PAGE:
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Rebuilding YSHS football

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Football may return to Yellow Springs High School this year if efforts to organize a team by new Head Coach Clayton Wolfe and new Athletic Director Steve Rossi are successful.

The season will move forward if 16 players commit by the second week of the school year, which begins Aug. 24. So far 13 players have showed up since conditioning began in mid-July, though practice numbers have dwindled in recent weeks. A full junior varsity schedule has been arranged, with the first game on Saturday, Sept. 3 at Troy Christian.

Practices are Monday through Friday at 7 p.m. at the field next to McKinney School. Anyone is welcome, including athletes already playing another fall sport such as soccer.

“Football has always been able to set the tone for a high school year, especially in Ohio,” Rossi said this week. “The atmosphere and anticipation of a Friday football game can energize the whole school.”

“It’s all about whether they want to make the commitment — they have to want to play,” said Wolfe, a 2006 YSHS graduate and former right guard and defensive tackle on the team. Wolfe also played football at Central State University and was an assistant coach for the Bulldogs in 2008.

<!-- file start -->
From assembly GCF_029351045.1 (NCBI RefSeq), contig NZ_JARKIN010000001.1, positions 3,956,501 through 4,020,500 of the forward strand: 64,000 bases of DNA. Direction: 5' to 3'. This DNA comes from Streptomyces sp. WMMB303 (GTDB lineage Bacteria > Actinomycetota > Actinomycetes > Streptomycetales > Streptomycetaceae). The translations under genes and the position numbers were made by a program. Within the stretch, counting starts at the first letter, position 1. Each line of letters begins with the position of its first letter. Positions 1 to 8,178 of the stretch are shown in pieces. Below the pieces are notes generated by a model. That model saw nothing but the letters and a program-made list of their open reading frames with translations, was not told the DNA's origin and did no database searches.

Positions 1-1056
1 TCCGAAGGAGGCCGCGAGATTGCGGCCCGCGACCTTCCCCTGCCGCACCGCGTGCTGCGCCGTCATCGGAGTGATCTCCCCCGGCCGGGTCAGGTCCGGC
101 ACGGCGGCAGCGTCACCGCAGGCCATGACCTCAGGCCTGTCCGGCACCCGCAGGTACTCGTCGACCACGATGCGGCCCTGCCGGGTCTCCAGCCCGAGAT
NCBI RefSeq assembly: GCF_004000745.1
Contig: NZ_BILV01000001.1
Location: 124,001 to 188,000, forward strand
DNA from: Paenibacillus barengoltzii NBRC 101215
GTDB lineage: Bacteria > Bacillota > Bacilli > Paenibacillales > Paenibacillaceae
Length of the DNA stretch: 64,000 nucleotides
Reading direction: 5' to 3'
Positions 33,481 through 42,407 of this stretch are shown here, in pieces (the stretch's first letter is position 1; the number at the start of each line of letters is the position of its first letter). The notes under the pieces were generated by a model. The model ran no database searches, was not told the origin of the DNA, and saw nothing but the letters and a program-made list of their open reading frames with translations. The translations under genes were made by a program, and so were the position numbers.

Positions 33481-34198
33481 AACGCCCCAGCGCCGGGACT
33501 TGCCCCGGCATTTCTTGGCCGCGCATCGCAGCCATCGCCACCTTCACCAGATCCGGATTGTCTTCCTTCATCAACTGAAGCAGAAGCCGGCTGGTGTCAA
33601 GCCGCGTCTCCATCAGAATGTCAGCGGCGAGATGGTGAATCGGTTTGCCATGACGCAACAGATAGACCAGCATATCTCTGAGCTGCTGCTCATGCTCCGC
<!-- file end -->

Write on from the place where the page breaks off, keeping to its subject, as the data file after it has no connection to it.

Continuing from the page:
Last year’s football season was cancelled for the first time since 1993 when the high school program was only able to field 11 players, far below the 18 the school district required at the time. In 2009 the team finished 2–8 and 0–3 in the Metro Buckeye Conference with a roster of 20 players.

McKinney Middle School, which fielded a team last year, will do so again this year. But a youth program for fourth, fifth and sixth graders will be necessary to truly re-build the high school program, Wolfe said.

Equipment, already being re-conditioned for the season, is free of charge and athletes would only have to purchase a set of cleats.

Those joining the team would gain confidence, build character, grow stronger physically and bond with their teammates, Rossi said.

“You really bond because so much of what you do depends upon everyone else,” Rossi said. “And you can’t quit because everyone else needs you.”

Joining the team has another selling point, Rossi said.

“They can be part of something that’s pretty special — they can consider themselves the group that re-built football,” he said.

Wolfe is even more exuberant about high school football.

“It’s the best time of your life,” he said.



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